Figure 2a shows a simplified causal loop diagram of the SBE model (sparing all loss and decay terms) that can help to understand the dynamic behavior of the model after a perturbation around an equilibrium point. The reinforcing loop R_{1} describes the increase in microbial biomass with an increasing depolymerization rate (∝ uptake rate), leading to an increased ENZ production rate; an increased ENZ concentration; and, consequently, a further increasing depolymerization rate. This reinforcing effect is dampened by the balancing loops B_{1} (the depletion of SOC by depolymerization) and B_{2} (the carbon cost of ENZ production). The reinforcing loop R_{2} exists only if inducible ENZ production is considered (y_{B}<y_{m}; higher depolymerization stipulates the production of more extracellular enzymes, which promote depolymerization). R_{1} and R_{2} are not independent of each other and have to obey mass balance – i.e., per unit of uptake, an increase in inducible ENZ production ($\propto {y}_{m}{y}_{B}$) can only be achieved by reducing the buildup of microbial biomass (lowering y_{B}). An extreme case of this is y_{B}=0; in this case, no microbial biomass is produced, and only B_{1} and R_{2} remain. From the stability analysis (Sect. A1 and Sect. S2.1 in the Supplement), we obtained no conditionality on the stability of physically meaningful equilibrium points in the SBE model. Thus, for any proportion of constitutive vs. inducible ENZ production, all physically meaningful biotic equilibria are also stable. That is, the dynamic behavior of the model after a perturbation around its equilibrium point is dominated by the balancing feedbacks, ensuring a convergence back to the equilibrium point.
3.1.3 Exclusive stability of either abiotic or biotic equilibrium
We recall that, for the biotic equilibrium to be physically meaningful, it is required that ${S}_{\mathrm{1},i}^{*}<{S}_{\mathrm{0}}^{*}$ (Eq. 20); whereas, for the abiotic equilibrium point to be stable, it is required by Eq. (21) that $\frac{\partial {P}_{i}}{\partial E}{}_{*,\mathrm{0}}<\frac{\mathit{\alpha}\mathit{\beta}}{\mathit{\eta}}$. This condition translates for, e.g., multiplicative kinetics to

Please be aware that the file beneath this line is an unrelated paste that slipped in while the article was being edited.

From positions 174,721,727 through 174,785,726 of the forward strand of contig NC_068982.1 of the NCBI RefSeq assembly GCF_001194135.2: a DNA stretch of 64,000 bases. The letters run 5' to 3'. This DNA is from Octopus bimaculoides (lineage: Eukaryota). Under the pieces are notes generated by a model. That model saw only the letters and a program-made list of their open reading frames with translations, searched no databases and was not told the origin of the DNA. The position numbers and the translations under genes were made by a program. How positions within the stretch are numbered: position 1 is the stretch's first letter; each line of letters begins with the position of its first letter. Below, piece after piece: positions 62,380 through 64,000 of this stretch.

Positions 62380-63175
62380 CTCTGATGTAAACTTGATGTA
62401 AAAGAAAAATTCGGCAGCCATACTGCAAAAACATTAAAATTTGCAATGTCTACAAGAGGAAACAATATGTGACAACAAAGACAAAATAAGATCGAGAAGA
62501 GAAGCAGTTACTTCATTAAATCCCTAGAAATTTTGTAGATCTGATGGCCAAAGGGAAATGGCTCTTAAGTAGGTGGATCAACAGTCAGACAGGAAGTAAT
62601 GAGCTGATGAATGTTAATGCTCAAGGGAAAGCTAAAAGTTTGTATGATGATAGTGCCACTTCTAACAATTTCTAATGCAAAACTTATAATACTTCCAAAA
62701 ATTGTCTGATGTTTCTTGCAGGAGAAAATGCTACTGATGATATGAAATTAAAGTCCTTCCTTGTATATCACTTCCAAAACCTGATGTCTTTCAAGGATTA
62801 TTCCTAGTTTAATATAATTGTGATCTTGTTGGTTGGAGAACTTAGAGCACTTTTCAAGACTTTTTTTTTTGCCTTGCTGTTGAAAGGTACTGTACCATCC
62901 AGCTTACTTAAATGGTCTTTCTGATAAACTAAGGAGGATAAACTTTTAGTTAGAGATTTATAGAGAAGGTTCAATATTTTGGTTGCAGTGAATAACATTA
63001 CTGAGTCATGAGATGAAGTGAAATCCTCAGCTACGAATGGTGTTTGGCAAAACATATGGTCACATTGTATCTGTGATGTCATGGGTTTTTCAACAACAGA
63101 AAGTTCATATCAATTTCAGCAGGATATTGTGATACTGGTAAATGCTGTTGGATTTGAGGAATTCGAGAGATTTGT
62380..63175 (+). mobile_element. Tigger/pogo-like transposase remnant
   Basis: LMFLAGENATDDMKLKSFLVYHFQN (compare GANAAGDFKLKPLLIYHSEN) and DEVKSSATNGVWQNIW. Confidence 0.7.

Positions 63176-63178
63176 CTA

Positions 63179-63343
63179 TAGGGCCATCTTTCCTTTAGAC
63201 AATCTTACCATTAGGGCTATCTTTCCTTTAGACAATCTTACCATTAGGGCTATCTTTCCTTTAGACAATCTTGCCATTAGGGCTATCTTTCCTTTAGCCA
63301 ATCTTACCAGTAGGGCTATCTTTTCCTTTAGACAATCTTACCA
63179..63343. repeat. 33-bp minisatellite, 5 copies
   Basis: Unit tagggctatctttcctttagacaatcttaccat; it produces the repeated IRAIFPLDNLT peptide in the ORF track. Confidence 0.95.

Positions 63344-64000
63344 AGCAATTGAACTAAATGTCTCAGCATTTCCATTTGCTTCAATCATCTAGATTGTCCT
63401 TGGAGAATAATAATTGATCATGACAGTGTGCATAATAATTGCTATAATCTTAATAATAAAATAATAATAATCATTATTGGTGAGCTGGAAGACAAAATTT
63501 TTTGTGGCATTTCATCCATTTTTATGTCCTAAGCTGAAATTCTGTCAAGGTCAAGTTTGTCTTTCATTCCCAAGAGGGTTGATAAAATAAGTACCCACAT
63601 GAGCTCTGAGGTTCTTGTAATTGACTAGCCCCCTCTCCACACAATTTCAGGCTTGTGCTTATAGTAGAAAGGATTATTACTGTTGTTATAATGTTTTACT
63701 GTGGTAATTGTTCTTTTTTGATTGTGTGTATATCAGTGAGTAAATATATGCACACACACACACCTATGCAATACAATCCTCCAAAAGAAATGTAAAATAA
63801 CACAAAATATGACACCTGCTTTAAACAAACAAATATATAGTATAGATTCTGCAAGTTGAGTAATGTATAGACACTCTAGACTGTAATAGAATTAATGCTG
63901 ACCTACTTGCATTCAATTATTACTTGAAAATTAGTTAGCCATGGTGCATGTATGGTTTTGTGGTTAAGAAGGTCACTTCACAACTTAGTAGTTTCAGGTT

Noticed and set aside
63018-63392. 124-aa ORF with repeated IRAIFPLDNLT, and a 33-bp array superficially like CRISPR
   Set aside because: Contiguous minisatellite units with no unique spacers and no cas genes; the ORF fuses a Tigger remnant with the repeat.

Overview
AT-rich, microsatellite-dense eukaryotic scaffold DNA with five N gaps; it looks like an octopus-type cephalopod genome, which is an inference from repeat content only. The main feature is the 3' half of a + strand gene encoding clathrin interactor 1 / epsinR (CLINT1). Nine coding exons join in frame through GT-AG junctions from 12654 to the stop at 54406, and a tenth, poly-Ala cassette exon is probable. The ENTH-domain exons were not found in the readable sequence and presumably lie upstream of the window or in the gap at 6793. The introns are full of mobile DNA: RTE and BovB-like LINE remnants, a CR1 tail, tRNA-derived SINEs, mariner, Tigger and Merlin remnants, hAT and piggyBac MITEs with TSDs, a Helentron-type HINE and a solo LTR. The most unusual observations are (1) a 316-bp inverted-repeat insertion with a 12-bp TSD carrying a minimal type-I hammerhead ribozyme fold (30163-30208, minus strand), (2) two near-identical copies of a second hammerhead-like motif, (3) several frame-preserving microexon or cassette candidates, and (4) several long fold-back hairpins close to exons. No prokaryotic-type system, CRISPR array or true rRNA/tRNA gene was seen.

This means that, when the biotic equilibrium is physically meaningful, the abiotic equilibrium is unstable and vice versa. Therefore, no region in the parameter space yields a physically meaningful bistability in which biotic and abiotic equilibria are simultaneously physically meaningful and stable. This holds for all evaluated kinetics (see Sect. S2.1 in the Supplement for the remaining analytical derivations).
3.2 SDB model: neglecting ENZ dynamics
3.2.1 Steadystate solutions
Table 6 reports the steadystate solutions of the threepool SDB model, where, for convenience, parameters were further grouped into
and
Because an abiotic equilibrium point exists only for l_{S}>0 (Table 6), we only evaluate the stability of the biotic equilibrium and drop “1” from the subscript for conciseness. Biotic steady states can only be physically meaningful for $I>{l}_{D}{D}_{i\times j}^{*}$, meaning that the DOC leaching flux cannot be larger than the total OC input flux. With f×f and r×f kinetics, it is additionally required that $\mathit{\beta}<{y}_{m}\phantom{\rule{0.125em}{0ex}}{v}_{f}^{u}$, implying that the maximal perbiomass assimilation rate ${y}_{m}\phantom{\rule{0.125em}{0ex}}{v}_{f}^{u}$ must be larger than the microbial biomass turnover ($\mathit{\beta}={m}_{E}+{d}_{B}$; Table 3). For f×f kinetics, it is additionally required that $\frac{{d}_{E}}{{y}_{m}{v}_{f}^{p}{m}_{E}}{\mathit{\gamma}}_{f\times f}<\mathrm{1}$ for steady states to be positive.